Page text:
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Unveiling the Destructive Power of Rats in Your Home

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Rats are some of the most common and most destructive pests that could infest your house. 12% of households have seen rats or mice in their house. Homeowners in these cities might experience more rats than the national average:

Trutech’s Rattiest Cities

Rat Damage and Diseases

Rats almost seem designed to antagonize humans—they are known to transmit more than 35 diseases, breed at a staggering rate, and commonly invade homes, set up nests, and pillage pantries. The most common rat species that damage your house are Norway rats and roof rats.

Read on to discover how they cause damage to homes, and, more importantly, how they can be deterred.

Structural Damage Caused by Rats

Like all rodents, rats’ incisors continuously grow so they must regularly gnaw to manage the growth. In fact, homeowners can hear their constant gnawing. Rats will gnaw on any material in your home. It becomes a serious issue when rats gnaw on electrical wires. Frayed electrical wires can significantly increase of house fires.

Not only will they gnaw through wood and other materials out of necessity to keep their teeth from getting too long, but they also gnaw to gather nesting materials.


Dangers of Rat Nests

Once rodents have entered your house and located sources of food and water, they will start building a nest. Rats use anything they can to build a nest—paper, clothes, insulation, you name it. Rats might even start chewing drywall and wiring in their efforts to build a nest; this can cause significant damage to your home and even increase the likelihood of a house fire.

The nest may resemble a messy ball-shaped structure or a heap of various materials. A rat nest typically consists of a collection of materials loosely piled up in a hidden location. These materials can include shredded paper, fabric, insulation, leaves, twigs, and other debris found in their surrounding.


Homeowners find rat nests in enclosed areas like crawlspaces, between walls, in attics, under porches, or in boxed-in plumbing.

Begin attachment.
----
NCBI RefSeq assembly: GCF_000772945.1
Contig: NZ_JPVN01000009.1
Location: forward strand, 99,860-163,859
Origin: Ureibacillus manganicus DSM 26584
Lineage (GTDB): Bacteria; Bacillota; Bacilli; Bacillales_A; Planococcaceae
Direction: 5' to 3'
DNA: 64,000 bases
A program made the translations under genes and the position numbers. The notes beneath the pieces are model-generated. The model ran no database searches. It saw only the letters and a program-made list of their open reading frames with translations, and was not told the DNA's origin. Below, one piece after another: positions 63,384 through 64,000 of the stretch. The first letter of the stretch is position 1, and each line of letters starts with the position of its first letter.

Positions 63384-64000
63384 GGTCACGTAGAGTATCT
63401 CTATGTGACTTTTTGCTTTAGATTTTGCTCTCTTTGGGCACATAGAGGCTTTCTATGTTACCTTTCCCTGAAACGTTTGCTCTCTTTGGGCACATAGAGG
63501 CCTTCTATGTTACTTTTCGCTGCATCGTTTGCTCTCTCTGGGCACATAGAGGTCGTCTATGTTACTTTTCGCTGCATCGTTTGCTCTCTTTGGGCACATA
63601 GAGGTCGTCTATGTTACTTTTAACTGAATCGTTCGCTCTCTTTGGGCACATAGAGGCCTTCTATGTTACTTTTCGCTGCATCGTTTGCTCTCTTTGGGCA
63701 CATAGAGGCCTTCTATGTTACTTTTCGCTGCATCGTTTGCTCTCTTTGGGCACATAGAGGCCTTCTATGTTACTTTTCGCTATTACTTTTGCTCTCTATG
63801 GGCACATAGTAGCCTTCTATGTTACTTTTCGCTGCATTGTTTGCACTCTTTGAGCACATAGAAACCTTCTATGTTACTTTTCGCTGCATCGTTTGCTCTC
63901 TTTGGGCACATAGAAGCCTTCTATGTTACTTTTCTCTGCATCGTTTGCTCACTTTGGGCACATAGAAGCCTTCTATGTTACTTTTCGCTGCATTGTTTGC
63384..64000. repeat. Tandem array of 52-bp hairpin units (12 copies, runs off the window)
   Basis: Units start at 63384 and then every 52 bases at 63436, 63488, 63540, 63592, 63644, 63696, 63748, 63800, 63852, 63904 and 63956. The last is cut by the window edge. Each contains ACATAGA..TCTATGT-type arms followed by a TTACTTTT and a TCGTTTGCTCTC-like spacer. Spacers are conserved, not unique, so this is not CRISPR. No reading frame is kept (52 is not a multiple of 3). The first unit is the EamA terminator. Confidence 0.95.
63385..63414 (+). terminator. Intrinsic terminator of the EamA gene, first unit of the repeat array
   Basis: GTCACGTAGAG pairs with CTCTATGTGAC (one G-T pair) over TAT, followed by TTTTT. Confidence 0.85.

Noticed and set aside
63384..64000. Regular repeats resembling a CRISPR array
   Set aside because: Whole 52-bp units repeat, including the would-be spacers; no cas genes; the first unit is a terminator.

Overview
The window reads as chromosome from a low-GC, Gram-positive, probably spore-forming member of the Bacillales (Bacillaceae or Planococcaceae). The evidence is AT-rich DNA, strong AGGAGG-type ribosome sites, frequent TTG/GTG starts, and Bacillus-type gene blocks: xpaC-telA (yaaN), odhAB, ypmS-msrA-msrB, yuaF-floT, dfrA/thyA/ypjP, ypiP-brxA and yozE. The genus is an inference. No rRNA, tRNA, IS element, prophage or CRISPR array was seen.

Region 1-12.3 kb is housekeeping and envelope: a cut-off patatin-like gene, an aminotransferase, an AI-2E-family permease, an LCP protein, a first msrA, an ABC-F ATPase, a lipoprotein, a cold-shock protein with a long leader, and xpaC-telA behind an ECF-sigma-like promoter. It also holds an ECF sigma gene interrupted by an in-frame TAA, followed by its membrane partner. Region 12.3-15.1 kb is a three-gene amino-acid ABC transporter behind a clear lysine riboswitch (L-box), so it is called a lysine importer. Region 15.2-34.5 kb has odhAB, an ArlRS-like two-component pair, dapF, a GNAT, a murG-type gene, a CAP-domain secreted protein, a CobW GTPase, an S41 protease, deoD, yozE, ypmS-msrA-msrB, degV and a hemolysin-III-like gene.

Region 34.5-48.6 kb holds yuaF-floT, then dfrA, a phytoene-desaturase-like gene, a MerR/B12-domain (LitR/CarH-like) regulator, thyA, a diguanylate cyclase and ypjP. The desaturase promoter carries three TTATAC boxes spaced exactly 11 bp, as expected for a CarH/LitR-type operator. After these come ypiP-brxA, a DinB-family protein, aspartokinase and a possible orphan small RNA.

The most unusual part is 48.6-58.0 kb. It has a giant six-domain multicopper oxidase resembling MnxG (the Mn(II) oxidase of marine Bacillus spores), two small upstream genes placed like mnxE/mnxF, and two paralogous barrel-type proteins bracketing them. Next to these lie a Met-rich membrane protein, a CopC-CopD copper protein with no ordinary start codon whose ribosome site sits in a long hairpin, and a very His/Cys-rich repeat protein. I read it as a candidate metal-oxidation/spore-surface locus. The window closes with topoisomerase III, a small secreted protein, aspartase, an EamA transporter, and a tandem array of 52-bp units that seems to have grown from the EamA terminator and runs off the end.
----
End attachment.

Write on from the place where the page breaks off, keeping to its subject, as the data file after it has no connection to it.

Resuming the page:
If you find a rat nest, do not disturb it. Rats can become aggressive to protect the nest. Removing a nest won’t drive the rats out; they are likely to build a new one. Finally, rat nests will be contaminated by rat droppings and rat urine.  

Contamination and Rat Diseases

Shortly after a rat enters a home, it will embark on a search for food. As they roam about in search of food, they spread urine and feces throughout the house. Rats travel the same path repeatedly and will use their droppings and urine to mark a safe path.

If a rat reaches your pantry, it will easily be able to access food products by tearing through packaging with its sharp teeth. This is a concern because contact with rat feces, urine, or saliva can result in the transmission of a whole host of diseases, including salmonellosis, Lassa Fever, Leptospirosis, Rat-bite Fever, and Tularemia, to name just a few. In fact, a rat infestation can threaten public health.

Rats are also known to carry ectoparasites (such as fleas or ticks), which carry diseases of their own. In short, having rats in your house isn’t just a nuisance; it’s a legitimate health risk. Check our guide to getting rid of rodents here.

Professional Rat Control

Rats and mice are the ultimate pests: they do destructive damage and spread disease while breeding at an alarming rate. If you have a rat infestation, the signs of rats include damage, rat droppings, gnawing sounds and gnaw marks, and grease marks.

It goes without saying that exterminating rats and mice is a formidable task, one that might require pest control professionals. Give our team of experts at Trutech a call as soon as a rat or mouse problem becomes apparent, as infestations can set in in the blink of an eye.

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